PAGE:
The Pryor Times


November 5, 2013

Local store with old-fashioned shopping

PRYOR, OK — For those wanting an old-fashioned Christmas, Sandusky's in Pryor is the place to shop.

“A lot of people still want a simple, traditional family Christmas,” said owner Les Sandusky. “Don't get me wrong, those high-tech gifts are great, but nothing beats something unique from the heart.”

Sandusky owns the general store and his daughter Melissa helps keep the place running. The store stocks old-fashioned and new favorite candy, jam, jelly and local honey. The shelves are stocked with canned goods from pickles to pickled okra to salsa. The store has an assortment of guitars as well.

“Dad went into business in Pryor in '42,” said Sandusky. “In '42 when the tornado hit, he was doing three-minute photos and some guitar lessons.”

Sandusky said his dad also sold records, meaning the family has been buying from St. Louis Music for 71 years.

“My dad was raised up in produce in the '20s and '30s and they had a trading post. When the depression hit they went to California, then returned to Pryor,” said Sandusky, who took over the family business in the ‘80s. “My grandpa had a grocery store here in Pryor for a while.”

The store is reminiscent of a time gone by, exactly the way the family likes it.

“I keep it like this because it's what I was raised up in. I've seen generations come and go. Kids that used to come in now bring their kids in. I keep it the way they remember it, that's what they want their kids to see,” said Sandusky.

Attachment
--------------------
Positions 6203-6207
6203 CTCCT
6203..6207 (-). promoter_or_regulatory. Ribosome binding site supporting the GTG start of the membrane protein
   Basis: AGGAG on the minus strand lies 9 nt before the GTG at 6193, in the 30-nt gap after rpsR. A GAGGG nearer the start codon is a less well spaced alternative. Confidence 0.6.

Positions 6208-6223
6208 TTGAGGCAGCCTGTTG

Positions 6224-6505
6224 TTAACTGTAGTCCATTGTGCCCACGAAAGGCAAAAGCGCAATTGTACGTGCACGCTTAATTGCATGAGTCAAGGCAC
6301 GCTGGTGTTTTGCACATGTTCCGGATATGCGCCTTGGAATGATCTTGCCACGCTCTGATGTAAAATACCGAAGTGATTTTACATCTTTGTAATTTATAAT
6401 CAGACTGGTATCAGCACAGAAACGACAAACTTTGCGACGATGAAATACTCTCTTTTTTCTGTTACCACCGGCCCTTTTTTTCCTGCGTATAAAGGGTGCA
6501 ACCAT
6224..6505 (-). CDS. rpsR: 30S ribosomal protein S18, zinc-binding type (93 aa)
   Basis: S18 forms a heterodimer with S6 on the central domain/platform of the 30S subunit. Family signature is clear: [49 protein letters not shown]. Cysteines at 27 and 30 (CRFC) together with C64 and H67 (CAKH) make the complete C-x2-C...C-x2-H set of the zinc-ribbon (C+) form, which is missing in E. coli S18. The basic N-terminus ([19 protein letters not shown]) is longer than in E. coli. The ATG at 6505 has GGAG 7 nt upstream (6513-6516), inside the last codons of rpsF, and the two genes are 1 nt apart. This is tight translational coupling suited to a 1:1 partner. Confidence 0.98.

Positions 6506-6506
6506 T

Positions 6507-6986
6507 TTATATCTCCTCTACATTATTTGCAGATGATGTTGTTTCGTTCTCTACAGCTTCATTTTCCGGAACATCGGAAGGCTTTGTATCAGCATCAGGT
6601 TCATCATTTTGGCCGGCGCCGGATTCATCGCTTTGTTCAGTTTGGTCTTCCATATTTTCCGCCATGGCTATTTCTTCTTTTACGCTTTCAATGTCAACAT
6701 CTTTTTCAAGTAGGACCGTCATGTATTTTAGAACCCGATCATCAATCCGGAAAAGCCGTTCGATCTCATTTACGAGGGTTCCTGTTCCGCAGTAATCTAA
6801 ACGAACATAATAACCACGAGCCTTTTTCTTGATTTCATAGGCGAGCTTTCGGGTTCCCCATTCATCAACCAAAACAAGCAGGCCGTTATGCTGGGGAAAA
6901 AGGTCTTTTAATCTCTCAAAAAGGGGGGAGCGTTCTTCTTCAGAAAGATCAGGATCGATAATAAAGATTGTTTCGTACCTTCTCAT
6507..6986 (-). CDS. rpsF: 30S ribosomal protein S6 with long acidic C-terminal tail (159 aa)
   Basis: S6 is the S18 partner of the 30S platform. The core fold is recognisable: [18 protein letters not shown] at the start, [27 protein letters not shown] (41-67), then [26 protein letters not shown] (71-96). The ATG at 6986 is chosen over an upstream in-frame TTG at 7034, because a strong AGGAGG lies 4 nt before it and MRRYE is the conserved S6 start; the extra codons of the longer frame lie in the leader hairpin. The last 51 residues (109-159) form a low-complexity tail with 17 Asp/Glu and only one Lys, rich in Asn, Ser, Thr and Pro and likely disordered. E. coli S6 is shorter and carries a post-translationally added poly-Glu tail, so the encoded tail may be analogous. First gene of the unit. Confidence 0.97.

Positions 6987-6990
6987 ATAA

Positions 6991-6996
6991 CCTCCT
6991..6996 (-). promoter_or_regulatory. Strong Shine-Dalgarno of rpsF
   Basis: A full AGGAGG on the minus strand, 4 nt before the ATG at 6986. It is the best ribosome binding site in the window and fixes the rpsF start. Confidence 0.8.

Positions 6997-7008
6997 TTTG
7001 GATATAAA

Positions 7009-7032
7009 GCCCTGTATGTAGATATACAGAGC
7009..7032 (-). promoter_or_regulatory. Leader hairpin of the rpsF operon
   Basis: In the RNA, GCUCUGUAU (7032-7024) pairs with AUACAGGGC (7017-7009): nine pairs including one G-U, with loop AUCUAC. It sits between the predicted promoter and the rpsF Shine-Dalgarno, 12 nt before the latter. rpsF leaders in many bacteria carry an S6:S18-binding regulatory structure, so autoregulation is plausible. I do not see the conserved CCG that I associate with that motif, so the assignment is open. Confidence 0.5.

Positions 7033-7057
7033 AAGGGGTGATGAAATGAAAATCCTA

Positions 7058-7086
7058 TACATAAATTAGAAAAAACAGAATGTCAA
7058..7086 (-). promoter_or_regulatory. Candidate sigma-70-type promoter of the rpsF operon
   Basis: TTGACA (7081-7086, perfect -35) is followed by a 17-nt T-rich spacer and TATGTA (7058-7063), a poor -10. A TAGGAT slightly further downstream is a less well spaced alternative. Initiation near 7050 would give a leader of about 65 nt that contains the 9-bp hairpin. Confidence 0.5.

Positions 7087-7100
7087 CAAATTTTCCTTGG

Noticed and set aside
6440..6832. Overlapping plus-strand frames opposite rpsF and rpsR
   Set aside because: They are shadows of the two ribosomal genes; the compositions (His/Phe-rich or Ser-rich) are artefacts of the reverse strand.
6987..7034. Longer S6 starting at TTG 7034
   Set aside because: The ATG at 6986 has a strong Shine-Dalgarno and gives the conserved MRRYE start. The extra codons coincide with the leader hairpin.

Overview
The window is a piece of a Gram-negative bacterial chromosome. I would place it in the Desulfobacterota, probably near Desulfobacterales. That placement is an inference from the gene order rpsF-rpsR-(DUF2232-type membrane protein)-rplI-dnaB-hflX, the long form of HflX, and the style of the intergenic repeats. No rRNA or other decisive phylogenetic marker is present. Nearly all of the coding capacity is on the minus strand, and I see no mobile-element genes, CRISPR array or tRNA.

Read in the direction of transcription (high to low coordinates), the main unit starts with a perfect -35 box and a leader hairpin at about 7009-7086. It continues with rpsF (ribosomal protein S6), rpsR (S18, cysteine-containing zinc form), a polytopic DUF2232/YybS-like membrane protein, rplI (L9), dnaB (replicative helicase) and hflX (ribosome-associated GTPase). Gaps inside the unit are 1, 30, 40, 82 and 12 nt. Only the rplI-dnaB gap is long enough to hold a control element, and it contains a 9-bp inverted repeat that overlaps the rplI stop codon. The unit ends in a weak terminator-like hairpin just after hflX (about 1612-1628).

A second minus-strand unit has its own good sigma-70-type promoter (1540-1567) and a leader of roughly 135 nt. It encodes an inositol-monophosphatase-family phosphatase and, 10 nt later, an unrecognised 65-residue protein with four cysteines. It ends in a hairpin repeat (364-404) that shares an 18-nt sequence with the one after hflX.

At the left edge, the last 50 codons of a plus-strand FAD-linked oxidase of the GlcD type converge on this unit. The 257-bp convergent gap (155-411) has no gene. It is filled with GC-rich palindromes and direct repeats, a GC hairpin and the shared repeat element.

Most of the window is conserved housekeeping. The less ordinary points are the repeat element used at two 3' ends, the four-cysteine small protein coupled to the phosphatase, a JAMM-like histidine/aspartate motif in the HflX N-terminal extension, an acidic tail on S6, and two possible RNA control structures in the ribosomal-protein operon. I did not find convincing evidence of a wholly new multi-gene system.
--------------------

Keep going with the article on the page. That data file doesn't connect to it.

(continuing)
He said Christmas and garden seasons are the store’s two busiest times of the year, but Christmas is their favorite.

“During Christmas we have locals that bring their out-of-town relatives in just to show them the place. They even take pictures while they're here,” Sandusky said.

Melissa, a 2010 Pryor High School graduate, does all the Christmas decorating and says she loves the holiday season.

Melissa said when Christmas shoppers come in, the most popular items are the peanut clusters and orange slices.

“Why should people shop here instead of taking their business out of town? Well, I figure you’re asking the wrong person. Ask the customers who come in generation after generation. They seem to have found what they like here,” said Sandusky.

Customers strolling in and out say the place is “one-of-a-kind” and that “other stores like it have faded away and been replaced by the Walmarts of the world.”

“The store is a little unusual, sure,” said Sandusky looking around at his family's legacy. “But I like it. I'm a little unusual too. I'm not the slickest one.”

For a shopping list that includes cherry mash, peanut brittle, gum drops, fresh fruit or molasses, Les and Melissa have got it all.

Sandusky's doesn't take credit cards, so be sure to have cash or a checkbook on hand when you visit 29 South Adair St. in Pryor.

“We're not fancy,” said Sandusky. “But I figure people have enough of that. They like us the way we are, a simple family store.”


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